|What should I look for in a PDA?|
First time buyer.
| 11:11 pm on Mar 18, 2002 (gmt 0)|
I'm considering acquiring a PDA and would like to know what I should look for in today's models?
Clearly, memory and processor are important, but, what about software? What about connectivity with desktop systems?
Is it worth waiting for bluetooth to start making an impact?
| 11:41 pm on Mar 18, 2002 (gmt 0)|
What do you want to use it for? Palm has a number of applications available for handling text documents, databases and spread sheets, and migrating them between common office apps and Palm-based apps.
I think all PDAs (I know Palm OS models do) come with a basic application suite that includes a desktop application for backing up data and working with your PDA data on your desktop machine.
Of course, a WindowsCE PDA will have more memory, a faster processor... along with increased compatibility with Windows/MS applications, but they're a lot more expensive than basic Palm models... (And the reason they have so much more memory and processing power is because their software requires it.)
I don't see any reason to wait for Bluetooth though... unless that sort of wireless connectivity is the primary reason you want the PDA to begin with.
I went basic with mine: Handspring Visor Edge, 8mb, Palm OS, 16 grey screen, because I wanted an organizer/checkbook/alternative to the teeny scraps of note paper cluttering my life, and I've found more uses for the little thing since then. With 62 applications/documents/extensions/etc., on it, I still have almost 6MB of memory free... So a little goes a LONG way for Palm OS machines. (And there are TONS of free apps available for the Palm platform!)
Xoc, at the other end of the spectrum, has his pair of iPaq monsters, and I'm sure he'll be along shortly to tell you all about them. ;)
But really, just get a good idea what you *want* to do with a PDA, and choose a model from there...
| 11:56 pm on Mar 18, 2002 (gmt 0)|
I will jump on the Palm bandwagon here, simply "cos that's wot I got".
I have a PalmVx (mono, 8mg) and was a little concerned at first that it might be a toy rather than a tool. Nothing could be further from the truth and now I would be lost without it. I even got myself a keyboard which despite sounding like defeating the purpose af having a non-type device in the first place is actually more usefull than you would imagine.
As Mivox says, the Palm stuff comes with a desktop application, Win or Mac, and will even sync with Outlook, Act2000, and so on with the appropriate counduits.
Tons of software available, free and cheap, from shopping lists to project management and beyond.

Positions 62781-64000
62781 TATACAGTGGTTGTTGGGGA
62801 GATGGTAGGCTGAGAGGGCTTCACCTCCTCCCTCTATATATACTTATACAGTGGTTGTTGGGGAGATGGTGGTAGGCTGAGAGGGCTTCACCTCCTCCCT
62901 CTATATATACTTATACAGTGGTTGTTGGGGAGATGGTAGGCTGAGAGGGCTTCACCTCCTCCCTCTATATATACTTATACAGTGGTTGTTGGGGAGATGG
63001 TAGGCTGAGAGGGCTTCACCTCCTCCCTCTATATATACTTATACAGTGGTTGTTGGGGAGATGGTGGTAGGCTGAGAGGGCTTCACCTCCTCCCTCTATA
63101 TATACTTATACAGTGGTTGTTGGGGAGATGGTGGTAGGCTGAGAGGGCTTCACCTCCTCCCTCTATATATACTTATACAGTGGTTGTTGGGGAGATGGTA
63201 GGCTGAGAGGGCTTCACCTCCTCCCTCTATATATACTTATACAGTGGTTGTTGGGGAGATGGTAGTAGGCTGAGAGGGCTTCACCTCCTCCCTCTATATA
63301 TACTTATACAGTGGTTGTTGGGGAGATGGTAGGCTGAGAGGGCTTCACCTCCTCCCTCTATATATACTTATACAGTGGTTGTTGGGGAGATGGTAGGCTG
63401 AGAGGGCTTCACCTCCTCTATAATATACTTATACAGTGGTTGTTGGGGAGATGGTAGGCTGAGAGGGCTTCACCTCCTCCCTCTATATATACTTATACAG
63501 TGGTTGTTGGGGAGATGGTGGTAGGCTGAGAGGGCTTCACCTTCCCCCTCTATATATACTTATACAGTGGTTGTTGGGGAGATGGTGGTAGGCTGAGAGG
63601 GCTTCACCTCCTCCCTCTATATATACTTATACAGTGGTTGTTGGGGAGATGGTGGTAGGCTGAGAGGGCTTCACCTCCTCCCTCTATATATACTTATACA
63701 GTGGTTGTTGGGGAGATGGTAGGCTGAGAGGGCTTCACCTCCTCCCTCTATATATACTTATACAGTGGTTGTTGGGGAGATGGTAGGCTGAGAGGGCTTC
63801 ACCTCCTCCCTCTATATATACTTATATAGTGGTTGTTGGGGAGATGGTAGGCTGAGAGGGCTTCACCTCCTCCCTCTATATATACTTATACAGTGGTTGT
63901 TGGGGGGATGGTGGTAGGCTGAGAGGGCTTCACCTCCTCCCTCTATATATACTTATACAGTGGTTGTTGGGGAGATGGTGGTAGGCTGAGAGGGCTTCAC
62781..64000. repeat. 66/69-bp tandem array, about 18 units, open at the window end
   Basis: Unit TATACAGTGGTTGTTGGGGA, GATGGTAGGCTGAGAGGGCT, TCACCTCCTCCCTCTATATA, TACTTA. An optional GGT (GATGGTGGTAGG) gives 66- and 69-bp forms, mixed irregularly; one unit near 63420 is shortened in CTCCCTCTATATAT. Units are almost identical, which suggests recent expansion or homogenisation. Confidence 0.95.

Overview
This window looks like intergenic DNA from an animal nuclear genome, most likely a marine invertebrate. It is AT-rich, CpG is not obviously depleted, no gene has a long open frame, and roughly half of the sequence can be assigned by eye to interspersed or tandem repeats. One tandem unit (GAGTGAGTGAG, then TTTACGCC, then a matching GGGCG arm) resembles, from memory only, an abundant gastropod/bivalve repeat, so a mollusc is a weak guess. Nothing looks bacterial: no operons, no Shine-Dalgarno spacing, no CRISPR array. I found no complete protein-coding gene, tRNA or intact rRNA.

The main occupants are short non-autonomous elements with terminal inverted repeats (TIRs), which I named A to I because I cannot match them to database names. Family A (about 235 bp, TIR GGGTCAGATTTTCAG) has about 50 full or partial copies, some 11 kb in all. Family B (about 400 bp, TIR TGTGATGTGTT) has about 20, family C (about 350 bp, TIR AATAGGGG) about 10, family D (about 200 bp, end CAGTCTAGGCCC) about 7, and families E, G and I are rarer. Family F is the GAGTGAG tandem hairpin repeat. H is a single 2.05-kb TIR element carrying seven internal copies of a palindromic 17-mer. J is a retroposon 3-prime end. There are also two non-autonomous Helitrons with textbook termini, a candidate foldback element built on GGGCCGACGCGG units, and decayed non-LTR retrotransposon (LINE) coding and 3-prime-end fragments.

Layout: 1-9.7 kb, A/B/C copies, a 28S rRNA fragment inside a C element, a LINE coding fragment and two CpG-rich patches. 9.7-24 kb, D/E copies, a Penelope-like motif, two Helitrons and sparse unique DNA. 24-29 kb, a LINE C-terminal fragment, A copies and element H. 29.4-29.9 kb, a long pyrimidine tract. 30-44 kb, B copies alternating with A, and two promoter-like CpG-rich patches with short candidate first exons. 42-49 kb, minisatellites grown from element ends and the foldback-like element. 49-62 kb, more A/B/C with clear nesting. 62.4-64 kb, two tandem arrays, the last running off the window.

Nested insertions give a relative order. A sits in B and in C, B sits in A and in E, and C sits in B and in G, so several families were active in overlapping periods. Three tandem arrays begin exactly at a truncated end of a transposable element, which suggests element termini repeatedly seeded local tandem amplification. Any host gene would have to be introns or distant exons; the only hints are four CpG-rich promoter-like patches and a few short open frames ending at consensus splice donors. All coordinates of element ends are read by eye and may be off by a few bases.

My vote is Palm, but then I am biased.
| 12:30 am on Mar 19, 2002 (gmt 0)|
Much more application support with PALM OS (PalmPilots) I need the software for it. :)
| 5:55 pm on Mar 20, 2002 (gmt 0)|
Thanks for the information.
>What do you want to use it for?
Day to day planner, alarm, contact database, etc. are the essential basics. E-mail capability is the next main consideration, along with PC compatible programs.
I used to own one of the early handheld devices (large hand required) but its limitaton was the memory, display, data entry and, importantly, the connectivity to the office server - it just wasn't compatible.
There is plenty of infomration on the hardware, but, it's the software that is the key issue to me. Are packages readilly available? Is the a price premium?
| 6:40 pm on Mar 20, 2002 (gmt 0)|
Sounds like you could go with virtually any Palm OS machine, even a "cheapo" 8MB model like mine (now selling for $199, I think...), and find all the software you needed either built-in, for free, or in the sub-$20 range for the fancy stuff. That's pretty much what I was looking for too.
The email is the only part I haven't done yet, but Palm OS comes with a built-in Mail program, and you can get a wide variety of modems (wireless and plug-in) for Handspring and Palm PDAs. Then there's the new Palm i705 (I think?), which has wireless internet connectivity built-in, and was designed as an email monster... But that's well out of the "cheapo" price range.
PC compatibility/translation software usually isn't free, in my experience... except for the included Palm Desktop software, which isn't exactly user friendly, but can export most files from the Palm format to something you can open with standard software. Also, some software like ThinkDB (WELL worth buying!) will export data files into MemoPad files, which you can then export out of your Palm Desktop software... ThinkDB also has a variety of "add-on" software available in bundles, enabling it to interact even more directly with your desktop machine.
I kept the most recent BarConference registrants' names, nicks and other info in a custom ThinkDB database on my Visor Edge, and then exported the data through MemoPad and put together the nametags in AppleWorks. Worked like a charm. :)
| 6:42 pm on Mar 23, 2002 (gmt 0)|
Well i have one Palm505 and a Compaq Ipaq, If you wan't to develop your website, and upload the new files via your mobile, you should go with the Ipaq. Just normal stuff nothing special go with a Palm. I am a bluetooth fan :) (i helped developed a small bit, and it was developed 1 km from where i lived) Bluetooth is really an upcomming trend.
It was "the trend" at CeBIT this year, every monter had something with bluetooth.